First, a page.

Generations of Shaw family farmers in Lanier County have grown cotton, peanuts and corn. But in 1996, Lakeland (Georgia) native Jason Shaw returned from a trip to Verona, Italy, where he had been struck by the sight of prolific orchards, and said, "We ought to grow olives in Georgia."

... Now 12 farmers and a small army of extension service agents and horticulturalists are tending 95 acres, spread over seven Georgia counties south of Atlanta that fall in the South's "olive belt," a zone with a climate conducive to growing the cold-resistant types.
I look forward to tasting Georgia olive oil. As they say, the proof is in the pudding.

Monday, September 20, 2010

Leisurely Lunches in France

Times are changing everywhere, but not at the same speed. I just returned from a week in the French countryside, and I can tell you that the traditional practice of shopkeepers closing for two hours at mid-day for lunch continues.

Most clothing stores, patisseries, bakeries and other shops close their doors at 12 noon and don't reopen until 2:00 or even 2:30 pm. These closures give proprietors and their staff ample time to enjoy lunch with a friend or spouse, and even run an errand or two.

Sure, it is true that France is one of McDonalds' most successful non-U.S. markets. And in Paris, many workers are opting for fairly quick lunches of sandwiches. But in the small towns and villages outside the capital city, one still sees plenty of French eating lunch at a leisurely pace at restaurants or cafes. The cheque dejeuner system encourages this.

That photo above was my lunch one day as we stopped in the Burgundian village of Gevrey-Chambertin, amid the region's hallowed vineyards. I ordered the foie gras, which was served with wonderfully toasted slices of brioche, caramelized onions, some greens and a fig-balsamic glaze.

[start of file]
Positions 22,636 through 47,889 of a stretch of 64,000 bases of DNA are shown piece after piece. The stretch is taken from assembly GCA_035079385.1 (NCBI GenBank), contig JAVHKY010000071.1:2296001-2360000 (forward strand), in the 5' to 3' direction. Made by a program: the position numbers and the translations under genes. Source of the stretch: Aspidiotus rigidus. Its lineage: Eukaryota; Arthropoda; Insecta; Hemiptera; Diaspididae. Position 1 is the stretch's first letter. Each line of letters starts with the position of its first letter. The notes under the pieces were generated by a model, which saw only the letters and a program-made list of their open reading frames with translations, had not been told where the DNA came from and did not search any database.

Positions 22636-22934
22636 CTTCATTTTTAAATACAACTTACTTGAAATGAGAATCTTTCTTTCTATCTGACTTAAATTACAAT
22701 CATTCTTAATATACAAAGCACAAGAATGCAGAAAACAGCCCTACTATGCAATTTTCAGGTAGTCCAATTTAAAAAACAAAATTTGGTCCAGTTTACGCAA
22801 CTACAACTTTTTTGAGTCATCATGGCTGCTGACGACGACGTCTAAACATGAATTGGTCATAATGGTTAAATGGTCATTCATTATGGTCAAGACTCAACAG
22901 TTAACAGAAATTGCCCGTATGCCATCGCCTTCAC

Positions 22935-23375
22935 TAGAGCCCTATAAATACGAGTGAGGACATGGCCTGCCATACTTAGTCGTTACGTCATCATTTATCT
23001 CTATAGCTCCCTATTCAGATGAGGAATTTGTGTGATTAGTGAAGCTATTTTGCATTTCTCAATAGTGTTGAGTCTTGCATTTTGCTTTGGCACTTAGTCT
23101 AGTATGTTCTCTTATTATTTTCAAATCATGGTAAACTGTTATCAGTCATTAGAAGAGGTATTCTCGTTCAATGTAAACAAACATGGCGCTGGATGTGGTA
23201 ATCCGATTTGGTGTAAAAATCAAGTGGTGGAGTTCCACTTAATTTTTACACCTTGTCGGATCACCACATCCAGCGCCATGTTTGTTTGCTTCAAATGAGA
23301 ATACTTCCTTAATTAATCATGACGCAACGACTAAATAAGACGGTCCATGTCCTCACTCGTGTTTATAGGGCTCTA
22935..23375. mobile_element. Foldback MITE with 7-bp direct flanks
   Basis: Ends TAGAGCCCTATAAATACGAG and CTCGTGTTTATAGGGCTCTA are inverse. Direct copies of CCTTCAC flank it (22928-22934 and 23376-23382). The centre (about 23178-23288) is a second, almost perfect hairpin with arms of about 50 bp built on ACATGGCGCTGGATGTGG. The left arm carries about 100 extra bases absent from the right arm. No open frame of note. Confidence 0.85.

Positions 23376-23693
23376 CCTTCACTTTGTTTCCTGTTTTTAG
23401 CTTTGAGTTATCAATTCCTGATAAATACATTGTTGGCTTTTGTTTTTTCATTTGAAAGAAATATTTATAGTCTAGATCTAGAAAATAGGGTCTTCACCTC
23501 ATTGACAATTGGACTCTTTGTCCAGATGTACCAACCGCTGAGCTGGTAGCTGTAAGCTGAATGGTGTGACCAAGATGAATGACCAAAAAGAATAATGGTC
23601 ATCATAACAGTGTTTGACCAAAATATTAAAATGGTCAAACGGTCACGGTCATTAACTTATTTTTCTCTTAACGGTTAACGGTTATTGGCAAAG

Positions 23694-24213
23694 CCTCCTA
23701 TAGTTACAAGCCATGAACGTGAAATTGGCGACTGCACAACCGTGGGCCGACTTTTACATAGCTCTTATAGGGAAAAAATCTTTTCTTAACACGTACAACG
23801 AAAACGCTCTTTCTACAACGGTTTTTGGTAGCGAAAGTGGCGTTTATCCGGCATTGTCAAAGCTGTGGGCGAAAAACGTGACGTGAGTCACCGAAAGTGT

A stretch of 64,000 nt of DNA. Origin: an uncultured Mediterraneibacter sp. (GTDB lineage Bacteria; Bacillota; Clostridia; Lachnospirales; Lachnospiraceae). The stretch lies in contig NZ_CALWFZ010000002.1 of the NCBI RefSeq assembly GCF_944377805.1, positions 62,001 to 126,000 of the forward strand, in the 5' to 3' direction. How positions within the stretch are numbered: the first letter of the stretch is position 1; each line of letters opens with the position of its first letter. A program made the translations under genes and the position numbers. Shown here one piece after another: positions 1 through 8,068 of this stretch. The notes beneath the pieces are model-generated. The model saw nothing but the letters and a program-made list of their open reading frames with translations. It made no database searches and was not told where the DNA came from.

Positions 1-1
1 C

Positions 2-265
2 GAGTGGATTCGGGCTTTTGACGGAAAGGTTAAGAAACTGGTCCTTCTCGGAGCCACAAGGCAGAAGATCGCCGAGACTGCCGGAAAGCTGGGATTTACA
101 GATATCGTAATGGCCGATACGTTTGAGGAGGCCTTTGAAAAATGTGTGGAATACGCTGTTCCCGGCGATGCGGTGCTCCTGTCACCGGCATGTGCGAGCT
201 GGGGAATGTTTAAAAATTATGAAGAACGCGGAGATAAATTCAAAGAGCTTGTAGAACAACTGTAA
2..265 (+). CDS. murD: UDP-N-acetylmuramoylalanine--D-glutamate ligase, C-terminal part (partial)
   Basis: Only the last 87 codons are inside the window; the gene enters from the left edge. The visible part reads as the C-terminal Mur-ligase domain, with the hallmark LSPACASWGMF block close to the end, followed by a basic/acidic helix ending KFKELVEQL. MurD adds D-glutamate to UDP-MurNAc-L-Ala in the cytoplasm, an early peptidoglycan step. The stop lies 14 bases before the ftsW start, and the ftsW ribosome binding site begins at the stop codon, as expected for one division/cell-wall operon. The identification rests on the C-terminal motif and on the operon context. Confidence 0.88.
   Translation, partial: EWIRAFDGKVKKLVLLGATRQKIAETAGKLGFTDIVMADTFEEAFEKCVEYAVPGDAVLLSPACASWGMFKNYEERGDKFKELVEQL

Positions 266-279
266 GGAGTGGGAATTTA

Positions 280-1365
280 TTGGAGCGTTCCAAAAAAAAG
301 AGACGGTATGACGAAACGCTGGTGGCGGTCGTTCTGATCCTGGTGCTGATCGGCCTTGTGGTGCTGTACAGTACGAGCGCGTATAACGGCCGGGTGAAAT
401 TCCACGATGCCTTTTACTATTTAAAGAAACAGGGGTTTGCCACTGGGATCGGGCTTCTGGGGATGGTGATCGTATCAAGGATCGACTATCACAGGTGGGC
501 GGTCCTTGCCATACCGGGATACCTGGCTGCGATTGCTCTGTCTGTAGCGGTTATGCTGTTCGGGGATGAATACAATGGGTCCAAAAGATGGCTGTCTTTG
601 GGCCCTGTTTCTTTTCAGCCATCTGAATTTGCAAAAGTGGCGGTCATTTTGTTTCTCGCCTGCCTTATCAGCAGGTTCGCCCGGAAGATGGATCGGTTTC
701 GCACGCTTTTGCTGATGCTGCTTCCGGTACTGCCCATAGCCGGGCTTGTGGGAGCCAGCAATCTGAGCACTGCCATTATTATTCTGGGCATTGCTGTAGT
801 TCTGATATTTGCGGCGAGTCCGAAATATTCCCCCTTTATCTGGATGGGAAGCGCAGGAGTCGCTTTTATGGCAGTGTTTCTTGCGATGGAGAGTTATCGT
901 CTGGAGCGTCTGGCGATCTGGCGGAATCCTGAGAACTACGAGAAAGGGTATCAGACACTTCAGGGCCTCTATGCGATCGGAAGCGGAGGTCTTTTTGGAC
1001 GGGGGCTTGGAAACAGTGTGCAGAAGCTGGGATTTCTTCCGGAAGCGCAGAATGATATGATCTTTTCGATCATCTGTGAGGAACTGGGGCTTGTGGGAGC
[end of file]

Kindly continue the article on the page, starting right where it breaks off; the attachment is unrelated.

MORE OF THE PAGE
Wednesday, September 15, 2010

Italians See Red After Seeing Blue Mozzarella

This is an amusing story that reveals the depth of affection that Italians feel for mozzarella cheese. Italian police recently seized 70,000 balls of mozzarella cheese that were reportedly produced in Germany. The reason? The cheese apparently started turning blue -- probably due to a bacteria -- soon after packages of the mozzarella were opened by Italian consumers.

The case matters so much to the country that Italian prosecutors are now involved. Italians eat a lot of mozzarella, and they understandably get rather concerned when it looks differently than the photo above.

Monday, September 13, 2010

Thinking of Creamed Corn

Sorry for the 12-day silence. I just returned from spending 10 days in France, three of them in Paris. I will write a few blog posts about those wine and culinary adventures, but first . . .

Creamed corn is one of those side dishes that makes me think of fall. My mother never made creamed corn, but I fell in love with it from the first time I tasted it -- at a friend's house. The New York Times' Melissa Clark has written this article offering a fresh twist on creamed corn. This reminds me of something else to add to my "to do" list for this autumn -- find a good recipe for creamed corn.